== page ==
BAT blamed the decision to peg the interim dividend at 10p on uncertainties surrounding the proposed $368bn (pounds 225bn) settlement of US tobacco litigation.
The news left the group's shares, already weak following delays over finalising the US settlement, 20.5p lower at 519.5p.
Mark Allanson, investment manager at Barings Investment Management, said that he was puzzled by BAT's decision, given last week's deal in Mexico. "It did seem rather unnecessary given the company has just spent pounds 1.7bn on this business and another pounds 20m closing a factory. After that, the cost of a 0.5p increase on the dividend pales in significance. I don't get the impression that the company has really explained this."
Another leading fund manager, who declined to be named, said: "Our first question when we meet them will be what are you doing? What exactly is your long-term strategy? Do you want to be big in tobacco or big in financial services? I am mystified about why they bought the tobacco business. BAT will now yield less than Gallaher and Imperial. If the company wants people to buy the shares this is not the way to go about it."
Barings and other investors said they would be calling for BAT to release value in the company by demerging the tobacco and financial services businesses. Another investor who also did not want to be named said: "What this does do is put the spotlight on the sense of splitting up the company. A financial services business would not be subject to capricious changes in dividend policy. The tobacco business always will be."
They said that comments from Martin Broughton, chief executive, that other some other countries like Israel were trying to organise US-style litigation settlements further illustrated the risk of tobacco.
Although Lord Cairns, chairman of BAT, reiterated that the company was open minded about a demerger, Mr Broughton was more cautious. He said that the Government's proposals to abolish foreign income dividends made demerging the tobacco business, which makes almost all its earnings outside the UK, more difficult, though "not necessarily" prohibitive.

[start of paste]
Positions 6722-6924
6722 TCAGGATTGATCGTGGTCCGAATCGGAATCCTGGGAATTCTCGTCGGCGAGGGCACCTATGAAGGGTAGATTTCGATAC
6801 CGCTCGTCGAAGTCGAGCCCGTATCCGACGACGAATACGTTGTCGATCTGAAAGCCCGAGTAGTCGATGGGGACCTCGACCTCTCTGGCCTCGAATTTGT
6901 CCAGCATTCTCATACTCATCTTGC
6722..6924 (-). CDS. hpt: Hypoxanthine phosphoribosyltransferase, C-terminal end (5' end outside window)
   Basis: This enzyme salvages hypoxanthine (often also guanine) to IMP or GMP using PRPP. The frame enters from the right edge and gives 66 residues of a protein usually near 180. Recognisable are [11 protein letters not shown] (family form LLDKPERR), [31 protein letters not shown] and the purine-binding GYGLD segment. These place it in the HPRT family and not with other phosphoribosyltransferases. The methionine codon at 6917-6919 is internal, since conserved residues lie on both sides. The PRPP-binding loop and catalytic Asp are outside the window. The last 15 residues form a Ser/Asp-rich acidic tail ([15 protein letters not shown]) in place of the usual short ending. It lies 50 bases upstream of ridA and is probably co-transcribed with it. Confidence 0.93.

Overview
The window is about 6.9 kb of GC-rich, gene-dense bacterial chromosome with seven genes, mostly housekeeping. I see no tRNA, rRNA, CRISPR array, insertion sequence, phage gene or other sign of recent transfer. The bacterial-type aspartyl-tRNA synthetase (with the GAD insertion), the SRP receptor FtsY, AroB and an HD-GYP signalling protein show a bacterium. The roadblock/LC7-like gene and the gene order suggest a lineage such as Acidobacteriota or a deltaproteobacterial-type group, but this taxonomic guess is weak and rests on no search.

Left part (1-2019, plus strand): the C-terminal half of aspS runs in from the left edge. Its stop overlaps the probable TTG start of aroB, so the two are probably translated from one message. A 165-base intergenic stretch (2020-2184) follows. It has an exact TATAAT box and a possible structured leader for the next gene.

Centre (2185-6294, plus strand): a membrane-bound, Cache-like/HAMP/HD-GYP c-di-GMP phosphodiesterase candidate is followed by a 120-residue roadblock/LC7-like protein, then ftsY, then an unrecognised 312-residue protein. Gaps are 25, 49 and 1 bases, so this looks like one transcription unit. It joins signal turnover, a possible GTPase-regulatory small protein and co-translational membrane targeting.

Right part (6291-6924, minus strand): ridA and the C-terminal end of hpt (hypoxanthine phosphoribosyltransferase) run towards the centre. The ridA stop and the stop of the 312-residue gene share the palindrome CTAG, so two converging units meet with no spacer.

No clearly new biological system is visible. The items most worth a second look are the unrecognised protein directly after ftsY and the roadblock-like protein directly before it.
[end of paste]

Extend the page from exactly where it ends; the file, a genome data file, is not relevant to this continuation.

He also said that a straight demerger led to "certain financial inefficiencies", suggesting that it was unlikely to happen unless BAT could make an acquisition.
Mr Allanson was also concerned about the group's current trading. "A bigger reason for complaint is that the underlying businesses are not performing as well as they appear. BAT looks like it is drifting back into the days of not generating real value for shareholders."
BAT's half-year results to June showed pre-tax profits down 5 per cent to pounds 1.2bn after a pounds 61m currency hit and tobacco profits flat at pounds 800m.
Lord Cairns said that with Congress yet to approve final details of the industry-wide legal settlement, uncertainty over the potential hit to the company, currently estimated at $1.7bn, and on cash flows had led to the decision: "We are in a valley of uncertainty. It would be misleading to indicate that it's business as usual for dividend. We must wait until the mists lift before setting an appropriate course for the dividend."
However, he said that by the full-year payout in March, the situation would be clearer. The company promised that full-year payout would "not be less than last year's 16p".
Mr Broughton said that whether there would be a settlement in the US at all was uncertain: "We are really awaiting a decision from Clinton. It is abundantly clear that he wants a settlement. The question is whether it is this settlement. If he loses any settlement that would be really very damaging [to him]. The more he delays the less likely he will get Congress approval this year ... or at all."Reuse content